Wake by Robert J. Sawyer - The good: I love Becky Sharp and it's cool to see a fourteen-year-old blind girl at the center of a sci-fi series. The bad: Sawyer's sense of humour is just too corny for me. Also, he lays the Canadianisms on real think- did you know that there are differences between Canada and the U.S.? This book will hit you over the head with every single one of them.

'Wake' really feels like part one in a series. There are lots of dangling plot threads left to dangle in the wind. I didn't feel this book was satisfying on it's own, and I don't feel inclined to read part 2 and 3 to get the complete picture.

Servant of the Underworld: Obsidan & Blood, book 1 by Aliette de Bodard - A really interesting fantasy/mystery set in the Aztec empire. Ms. de Bodard does a great job of not only rebuilding the Aztec empire but creating a magic system to go with it. I look forward to reading other books in the series.

Parable of the Sower by Octavia E. Butler - This book has gone on my list of 'books everyone should read.' Ms. Butler creates a world teetering between pre and post apocalyptic. Sure, there might be wild dogs roaming the streets and thieves and killers keep trying to break into your gated community, but at least there are still presidential elections. The book covers a ton of fascinating themes, including religion, race, class and gender, but still also works as a fast-paced novel about survival. 

The Prophet Murders by Mehmet Murat Somer - I blogged about this one a few weeks back and how it managed to grab me out of all the other books in the used bookstore I work at. The Prophet Murders is an odd book, going back and forth between flippantly funny and drastically dark with the turn of a page. It's like if you combined 'The Girl with the Dragon Tattoo' with the 'Shopaholic' series. I enjoyed reading it, even if it throw me for a loop sometimes with it's fluctuating moods.

Four books isn't a lot, I know, but I have been reading a ton of short stories as well. From the library's discard pile I picked up an old science fiction anthology that has several classics in it, such as 'For I Have No Mouth and I Must Scream' by Harlan Ellison and 'Who Goes There?" by John W. Campbell. I've also read the latest issue of Asimov's and Interzone, and I've been making my way through 'Les Miserables' (only 500 more pages to go!). Plus there's also the myriad short stories on the net that I've read here and there.

Monday, June 4, 2012

The 'How Can I Not Read This?' Factor

Sometimes when it's slow at work I look at the books on the shelves, daring one to grab me. The other day while browsing through the mystery section I came across 'The Prophet Murders' by Mehmet Murat Somer. Here's the summary from Amazon:

"The first in a new Turkish detective series. A killer is on the loose in Istanbul and killing transvestites. Our protagonist—fellow transvestite, nightclub owner, and glamour-puss extraordinaire—turns into an investigator in the search for the killer. It’s a tough case—can she end the slaughter without breaking a nail?"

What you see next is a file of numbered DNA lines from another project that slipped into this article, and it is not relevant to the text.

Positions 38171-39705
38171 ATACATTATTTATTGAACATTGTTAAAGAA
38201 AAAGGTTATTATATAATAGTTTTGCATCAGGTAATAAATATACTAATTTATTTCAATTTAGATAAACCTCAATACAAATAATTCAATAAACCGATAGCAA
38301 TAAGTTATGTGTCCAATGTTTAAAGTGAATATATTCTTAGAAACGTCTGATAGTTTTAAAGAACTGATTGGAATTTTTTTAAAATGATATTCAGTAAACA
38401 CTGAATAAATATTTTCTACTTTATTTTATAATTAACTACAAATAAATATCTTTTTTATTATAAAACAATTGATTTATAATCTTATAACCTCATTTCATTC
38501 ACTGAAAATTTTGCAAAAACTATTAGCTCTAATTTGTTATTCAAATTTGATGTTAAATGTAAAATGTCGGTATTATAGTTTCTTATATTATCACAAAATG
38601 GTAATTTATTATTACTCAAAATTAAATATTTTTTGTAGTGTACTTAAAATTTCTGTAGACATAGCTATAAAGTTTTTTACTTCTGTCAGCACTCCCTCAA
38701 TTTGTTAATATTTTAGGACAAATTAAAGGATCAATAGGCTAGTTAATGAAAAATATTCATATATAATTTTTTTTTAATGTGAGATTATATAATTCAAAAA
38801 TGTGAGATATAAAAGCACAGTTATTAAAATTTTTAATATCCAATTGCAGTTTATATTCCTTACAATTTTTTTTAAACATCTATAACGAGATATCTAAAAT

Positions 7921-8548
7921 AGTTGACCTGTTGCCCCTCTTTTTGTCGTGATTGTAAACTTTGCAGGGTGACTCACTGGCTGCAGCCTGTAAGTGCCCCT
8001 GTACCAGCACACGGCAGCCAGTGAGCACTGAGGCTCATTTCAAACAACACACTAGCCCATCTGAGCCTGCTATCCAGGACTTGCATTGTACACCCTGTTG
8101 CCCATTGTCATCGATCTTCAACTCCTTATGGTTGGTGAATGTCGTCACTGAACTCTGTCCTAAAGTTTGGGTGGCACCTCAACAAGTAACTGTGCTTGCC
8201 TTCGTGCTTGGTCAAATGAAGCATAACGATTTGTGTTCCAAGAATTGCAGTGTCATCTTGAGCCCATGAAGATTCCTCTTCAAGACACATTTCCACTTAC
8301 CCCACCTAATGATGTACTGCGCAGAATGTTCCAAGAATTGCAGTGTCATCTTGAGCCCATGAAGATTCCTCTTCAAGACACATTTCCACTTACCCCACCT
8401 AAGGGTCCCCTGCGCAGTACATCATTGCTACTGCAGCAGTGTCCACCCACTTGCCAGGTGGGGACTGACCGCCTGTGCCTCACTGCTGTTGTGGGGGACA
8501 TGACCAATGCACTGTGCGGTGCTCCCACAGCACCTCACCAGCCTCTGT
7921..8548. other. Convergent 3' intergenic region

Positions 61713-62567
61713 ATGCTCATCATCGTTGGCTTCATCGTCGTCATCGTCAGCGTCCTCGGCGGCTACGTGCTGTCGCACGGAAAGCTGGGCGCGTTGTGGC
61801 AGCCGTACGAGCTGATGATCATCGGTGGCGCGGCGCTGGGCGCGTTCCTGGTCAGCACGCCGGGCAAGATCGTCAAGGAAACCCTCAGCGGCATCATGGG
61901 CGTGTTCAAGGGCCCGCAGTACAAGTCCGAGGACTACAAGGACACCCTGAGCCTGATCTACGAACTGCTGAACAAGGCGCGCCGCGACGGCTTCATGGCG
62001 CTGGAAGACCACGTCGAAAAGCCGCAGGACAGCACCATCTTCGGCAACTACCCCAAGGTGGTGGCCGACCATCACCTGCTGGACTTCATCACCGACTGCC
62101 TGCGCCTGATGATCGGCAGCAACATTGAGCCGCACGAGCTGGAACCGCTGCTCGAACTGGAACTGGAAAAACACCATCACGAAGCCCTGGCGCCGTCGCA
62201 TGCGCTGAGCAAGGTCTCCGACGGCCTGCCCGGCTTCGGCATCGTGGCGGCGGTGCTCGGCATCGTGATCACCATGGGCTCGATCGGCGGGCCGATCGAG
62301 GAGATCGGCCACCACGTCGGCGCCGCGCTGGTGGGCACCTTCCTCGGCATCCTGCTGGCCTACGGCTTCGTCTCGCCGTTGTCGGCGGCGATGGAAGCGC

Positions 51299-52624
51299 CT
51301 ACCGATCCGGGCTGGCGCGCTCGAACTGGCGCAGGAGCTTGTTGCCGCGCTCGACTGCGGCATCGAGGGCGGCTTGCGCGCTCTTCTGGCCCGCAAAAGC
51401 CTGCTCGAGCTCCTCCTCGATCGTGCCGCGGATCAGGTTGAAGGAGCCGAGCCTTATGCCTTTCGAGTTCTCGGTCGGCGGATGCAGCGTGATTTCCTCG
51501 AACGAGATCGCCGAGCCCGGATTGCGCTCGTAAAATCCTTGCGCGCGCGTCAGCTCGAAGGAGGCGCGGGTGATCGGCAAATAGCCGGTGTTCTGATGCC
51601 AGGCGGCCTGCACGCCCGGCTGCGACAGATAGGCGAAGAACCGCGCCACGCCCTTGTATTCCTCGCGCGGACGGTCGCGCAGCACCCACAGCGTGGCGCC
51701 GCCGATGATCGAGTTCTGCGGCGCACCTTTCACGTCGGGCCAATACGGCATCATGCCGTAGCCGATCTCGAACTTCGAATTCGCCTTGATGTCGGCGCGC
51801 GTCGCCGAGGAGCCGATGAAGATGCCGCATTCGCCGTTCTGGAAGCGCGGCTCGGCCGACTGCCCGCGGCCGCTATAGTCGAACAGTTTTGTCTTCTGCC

The summary on the back of the book goes into a little more detail, but the point is after reading the back my first thought was 'How could I not read this?' And as I thought that, something clicked in my mind.

Monday, May 28, 2012

Rejection: The Movie- This time it’s personal

A few weeks ago I noted that I was close to getting my 100th rejection. I got it early last week. I thought it would be a big deal, but in truth I was so busy with writing and deadlines that the event barely registered and it wasn’t long before I got another rejection anyway, further diminishing the one that came before it.

But now that I have a little bit more time I can roll out some stats.  I’ve been writing seriously since about the spring of 2009. And when I say ‘seriously,’ I mean varying degrees of seriousness. In 2009 I made two short story submissions (and got me first two rejections). In 2010 I made five submissions, doubling my submission rate for the previous year and also getting me my first acceptance. In 2011 I started taking part in Write 1 Sub 1, and drove my submission count up to 60 submissions for that year (and getting three more acceptances).

So far in 2012 I’ve made 58 submissions. I’ve almost matched my submission count for 2011, and it’s not even June yet. Sure, I haven’t sold a story yet this year, but if my past stats show anything, it’s that it’s only a matter of time before I sell a story. And even if it takes a while, I’m also just pleased with how much more productive I am when it comes to writing.  

Monday, May 21, 2012

Link: How to Write Flash Fiction article in The Guardian

Last Monday there was an article by David Gaffney in The Guardian about how to write flash fiction. There was a lot of good insight in it, and I encourage writers to check it out:

One of my favourites was his note about making the title work for a living. When you only have 1000 words, the title can be a godsend- it's like getting two or five or seven words scot-free! I also liked his bit about making the last line ring like a bell. Flash fiction is often compared to telling a joke, in that you've got to have just the right amount of set-up and a killer punchline. A solid last line can turn a vignette into an actual story.